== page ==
Following a chilly week in March when temperatures regularly dropped into the teens, damage to flowers and emerging leaves was expected. The gardener’s question was, how much damage, and would injury to new leaves do harm as a late freeze stunted mophead hydrangea growth a year ago?

Flowers of Winter’s Star camellia were at their peak a week ago. Now (below), all are a golden brown, but with more pink buds opening.

The answer remains unclear as temperatures begin to turn warmer, with pink flowers on camellias beginning to open alongside ones that turned golden brown (above) earlier in the week. The loss of blooms of magnolias and camellias was anticipated, but damage to flowers of spireas (Spirea thunbergii ‘Ogon’, below) was somewhat surprising, though there was little history of such warm temperatures followed by freezes to go by. Injury to flowers of local weeping cherry varieties has been seen, and to the numerous flowering pears in the neighborhood and along fence rows of old farms where birds have deposited seeds for years.

Flowers of Ogon spirea a week ago, and after several nights when temperatures dropped into the teens (below). Emerging leaves of this yellow leafed spirea were not damaged.

Flowers of hellebores, mahonias, paperbushes, and the last of ‘Arnold Promise’ witch hazel survived intact, while blooms of Winter daphne were lost. The few stray flowers of ‘Summer Ice’ and ‘Eternal Fragrance’ daphnes were unharmed, with plump buds that should begin to bloom after a few mild days.

Of most concern going into the freeze were leaves of lilacs and hydrangeas that emerged too early after very mild temperatures through late February and the first week of March. New growth of the tree lilac (Syringa reticulata ‘Ivory Silk’, above) suffered slight damage, but less than anticipated, while small leaves of hydrangeas have been lost. While an April freeze damaged stems and early growth of mophead hydrangeas a year ago, it is too early to determine the extent of injury.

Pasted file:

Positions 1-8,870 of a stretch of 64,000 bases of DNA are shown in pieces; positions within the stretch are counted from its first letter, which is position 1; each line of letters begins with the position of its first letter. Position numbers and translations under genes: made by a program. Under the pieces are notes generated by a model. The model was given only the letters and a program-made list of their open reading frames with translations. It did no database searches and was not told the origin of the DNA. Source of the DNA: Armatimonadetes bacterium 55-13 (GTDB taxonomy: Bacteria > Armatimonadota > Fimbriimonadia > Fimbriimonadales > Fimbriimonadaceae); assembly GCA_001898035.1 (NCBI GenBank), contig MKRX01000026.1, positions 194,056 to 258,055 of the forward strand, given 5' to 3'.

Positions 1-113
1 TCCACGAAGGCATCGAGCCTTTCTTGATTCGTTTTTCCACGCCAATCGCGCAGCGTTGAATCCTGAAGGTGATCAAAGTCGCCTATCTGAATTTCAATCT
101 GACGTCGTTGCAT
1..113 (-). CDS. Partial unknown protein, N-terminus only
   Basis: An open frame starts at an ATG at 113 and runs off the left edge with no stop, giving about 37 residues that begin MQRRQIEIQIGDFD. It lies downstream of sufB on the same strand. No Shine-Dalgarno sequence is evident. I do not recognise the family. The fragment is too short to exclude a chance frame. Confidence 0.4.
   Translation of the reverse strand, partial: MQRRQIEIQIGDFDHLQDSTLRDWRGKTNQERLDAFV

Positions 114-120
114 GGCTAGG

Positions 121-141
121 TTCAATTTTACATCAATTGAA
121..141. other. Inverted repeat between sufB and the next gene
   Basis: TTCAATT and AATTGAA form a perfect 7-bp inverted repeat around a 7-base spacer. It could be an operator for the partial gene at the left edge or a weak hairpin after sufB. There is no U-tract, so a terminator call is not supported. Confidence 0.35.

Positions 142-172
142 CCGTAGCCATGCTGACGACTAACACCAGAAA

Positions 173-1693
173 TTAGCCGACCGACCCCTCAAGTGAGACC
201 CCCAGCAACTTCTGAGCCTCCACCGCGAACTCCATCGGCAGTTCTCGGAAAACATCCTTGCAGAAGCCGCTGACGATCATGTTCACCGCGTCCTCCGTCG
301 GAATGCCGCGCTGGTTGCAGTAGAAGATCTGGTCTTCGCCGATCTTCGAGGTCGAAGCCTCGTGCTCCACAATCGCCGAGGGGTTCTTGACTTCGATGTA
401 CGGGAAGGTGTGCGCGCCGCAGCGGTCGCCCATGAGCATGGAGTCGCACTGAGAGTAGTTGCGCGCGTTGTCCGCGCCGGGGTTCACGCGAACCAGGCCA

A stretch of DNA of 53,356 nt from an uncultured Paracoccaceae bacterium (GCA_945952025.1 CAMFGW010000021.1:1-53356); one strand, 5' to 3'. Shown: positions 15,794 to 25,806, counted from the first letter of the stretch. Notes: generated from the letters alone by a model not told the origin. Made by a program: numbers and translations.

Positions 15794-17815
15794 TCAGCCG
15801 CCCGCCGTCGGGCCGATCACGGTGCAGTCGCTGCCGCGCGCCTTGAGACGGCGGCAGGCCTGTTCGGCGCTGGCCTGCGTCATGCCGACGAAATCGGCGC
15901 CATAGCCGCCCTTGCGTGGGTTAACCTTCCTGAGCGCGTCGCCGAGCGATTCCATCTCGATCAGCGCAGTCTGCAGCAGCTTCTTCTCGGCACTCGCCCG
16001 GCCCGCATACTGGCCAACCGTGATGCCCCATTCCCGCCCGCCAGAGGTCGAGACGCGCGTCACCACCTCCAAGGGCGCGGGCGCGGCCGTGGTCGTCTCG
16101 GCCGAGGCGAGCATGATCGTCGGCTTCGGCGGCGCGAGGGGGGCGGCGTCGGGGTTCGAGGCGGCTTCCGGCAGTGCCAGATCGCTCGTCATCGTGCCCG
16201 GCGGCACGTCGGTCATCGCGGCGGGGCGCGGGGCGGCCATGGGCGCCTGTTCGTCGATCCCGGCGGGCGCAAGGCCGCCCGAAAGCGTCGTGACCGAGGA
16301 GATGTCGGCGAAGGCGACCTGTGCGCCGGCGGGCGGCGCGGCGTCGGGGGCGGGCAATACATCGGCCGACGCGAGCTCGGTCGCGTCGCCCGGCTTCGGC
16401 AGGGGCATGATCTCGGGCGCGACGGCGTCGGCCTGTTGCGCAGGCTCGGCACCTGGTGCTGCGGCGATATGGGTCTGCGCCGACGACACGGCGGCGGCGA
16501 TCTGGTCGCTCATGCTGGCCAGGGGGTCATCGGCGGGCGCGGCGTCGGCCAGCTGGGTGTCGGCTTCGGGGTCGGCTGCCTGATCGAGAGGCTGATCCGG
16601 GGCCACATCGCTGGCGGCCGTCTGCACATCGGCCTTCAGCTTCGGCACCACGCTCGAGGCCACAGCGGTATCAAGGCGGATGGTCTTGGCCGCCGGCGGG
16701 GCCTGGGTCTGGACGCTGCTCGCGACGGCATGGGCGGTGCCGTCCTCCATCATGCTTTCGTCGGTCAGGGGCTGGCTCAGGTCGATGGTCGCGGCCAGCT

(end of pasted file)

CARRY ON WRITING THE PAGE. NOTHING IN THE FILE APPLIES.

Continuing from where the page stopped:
While no damage has been seen on new growth of daylilies (except by deer), some cold injury to early growth of hostas and toad lilies has been seen, though this is not expected to be significant.

March weather is variable, for better and worse

Though the gardener barks at the chilly breezes, he is aware that weather is variable, particularly in March when there might be temperatures in the seventies and teens, sometimes within the same week. Still, he has been spoiled by the mild temperatures of late winter, and now he pouts over a period of cold. Flowers of magnolias and camellias have spoiled in the freeze, which is hardly unusual. and the gardener is anxious to again feel the warming sun on his back. Perhaps next week.

Leatherleaf mahonia (Mahonia bealei) began to flower in late February. it has weathered the cold without a problem, but now is just past its peak. If temperatures warm up, bees will pollinate flowers so that blooms are followed by grape like fruits. Be warned that birds will spread seeds, with seedlings that are not prolific, but often must be weeded out.

Despite temperature swings that encouraged, then damaged early growth, the garden is ready for spring. Many flowers have weathered the cold, and while the fate of emerging leaves is still in question, the results have not been disastrous. All that is required for a satisfactory result is a change from this miserable cold.

Often, I lose track of which hellebores are planted hybrids, and which are seedlings from the hundreds that germinate each year. This one, a seedling that is oddly appealing, has been transplanted after growing for two years near its parent plant.

While double flowered hellebores attract attention, this simple single flowered hybrid is as splendid as any. Hellebores have not been effected by the recent cold.

Paperbush (Edgeworthia chrysantha) is a favorite in this garden. This late winter flowering shrub is not common for unknown reasons since it is a wonderful bloomer, and a pleasant shrub after flowering.

Buds of spring blooming daphnes are ready to flower with a short period of warmth.

Flowers of the Cornelian dogwood don’t make the show of larger dogwood blooms, but this late winter bloomer is appreciated.

 

Modest plans for spring

In this second week of January, several seed catalogs and a few from mail order plant suppliers have arrived in the mailbox. Once, the box was stuffed with catalogs after the start of the new year, but today it is the email bin that overflows.

It’s been a while since I’ve grown anything from seed (so seed catalogs are discarded), mostly a matter of laziness than for any other reason, since this can be quite cost effective for many perennials (and vegetables) that are easily raised. This should not discourage more energetic folks, and yes, not much effort is required, but for better or worse I’m better off planting well rooted containers that will tolerate a bit of neglect.